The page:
With respect to the application of the interaction rule to male supervisors, and the reasonableness of its application to appellant, appellant argues that the facts raise an inference that other male supervisors had prohibited close, personal relationships with drivers and were not disciplined for such violations.
The most similar example of prohibited close, personal relationships with male drivers was appellant's assertion that supervisor Bill Gill possibly lived with and at least socialized with drivers. This example, however, does not aid appellant's case since Gill's possible rule violation was investigated in the same manner, in fact more thoroughly, than appellant's. For example, when appellant initially denied having an affair with driver Billy Hewlette, the matter was dropped without further investigation until Mrs. Hewlette visited the company terminal to confront appellant. On the other hand, when Gill denied that a truck driver was staying at his home, Goodwin drove by Gill's apartment looking for the driver's truck. The point is not that Gill may have been violating the rule behind the company's back as appellant asserts; it is that the company investigated the charge against Gill at least as seriously (probably more so) than it investigated the charge against appellant.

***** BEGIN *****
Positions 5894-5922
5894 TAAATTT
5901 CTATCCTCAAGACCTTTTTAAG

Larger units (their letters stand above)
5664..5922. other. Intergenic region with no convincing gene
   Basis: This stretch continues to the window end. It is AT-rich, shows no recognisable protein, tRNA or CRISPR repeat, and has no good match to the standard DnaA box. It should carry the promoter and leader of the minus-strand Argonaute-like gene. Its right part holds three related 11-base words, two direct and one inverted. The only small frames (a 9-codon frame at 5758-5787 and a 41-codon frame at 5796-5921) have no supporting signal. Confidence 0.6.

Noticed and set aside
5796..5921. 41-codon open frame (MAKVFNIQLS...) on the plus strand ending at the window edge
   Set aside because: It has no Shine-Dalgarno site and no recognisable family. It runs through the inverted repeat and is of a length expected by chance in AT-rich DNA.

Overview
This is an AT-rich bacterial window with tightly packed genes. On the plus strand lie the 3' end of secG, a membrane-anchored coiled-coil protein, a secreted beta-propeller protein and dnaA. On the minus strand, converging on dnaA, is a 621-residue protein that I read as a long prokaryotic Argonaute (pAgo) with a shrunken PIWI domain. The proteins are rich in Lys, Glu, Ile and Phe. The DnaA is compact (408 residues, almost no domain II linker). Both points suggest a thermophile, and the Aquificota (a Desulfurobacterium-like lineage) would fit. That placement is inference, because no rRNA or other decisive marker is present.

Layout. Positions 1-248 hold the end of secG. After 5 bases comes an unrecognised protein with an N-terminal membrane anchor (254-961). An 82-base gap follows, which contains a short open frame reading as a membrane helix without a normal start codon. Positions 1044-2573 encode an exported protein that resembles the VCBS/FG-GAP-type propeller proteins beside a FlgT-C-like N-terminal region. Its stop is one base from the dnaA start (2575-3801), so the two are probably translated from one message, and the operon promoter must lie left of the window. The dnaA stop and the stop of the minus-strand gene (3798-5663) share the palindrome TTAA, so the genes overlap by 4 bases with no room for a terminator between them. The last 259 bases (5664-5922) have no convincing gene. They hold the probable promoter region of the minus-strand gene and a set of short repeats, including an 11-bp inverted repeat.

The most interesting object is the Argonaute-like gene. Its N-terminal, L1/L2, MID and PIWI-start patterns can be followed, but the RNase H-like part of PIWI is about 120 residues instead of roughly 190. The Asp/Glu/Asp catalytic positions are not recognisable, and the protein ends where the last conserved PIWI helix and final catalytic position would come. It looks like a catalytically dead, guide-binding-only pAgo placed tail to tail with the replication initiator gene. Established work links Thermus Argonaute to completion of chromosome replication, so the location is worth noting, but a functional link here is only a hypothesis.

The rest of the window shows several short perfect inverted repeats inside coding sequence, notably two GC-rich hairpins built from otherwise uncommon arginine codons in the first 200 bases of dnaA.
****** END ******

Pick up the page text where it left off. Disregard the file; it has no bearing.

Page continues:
With the exception of Acred's and Gill's conduct, there is no evidence that the company received any complaints of over-fraternization leading to possible favoritism. Moreover, the company was not even aware of the other alleged possible rule violations. For example, in her affidavit, Acred stated that shop foreman Gary Davis told her that he believed he could get into trouble if Atlanta discovered that he went hunting with certain bargaining unit employees. Thus, the other supervisors were not similarly situated for these two additional reasons, as well as the fact that their conduct (hunting together, occasionally dining at a driver's home, and maybe drinking beer together) was almost assuredly qualitatively different from appellant's.1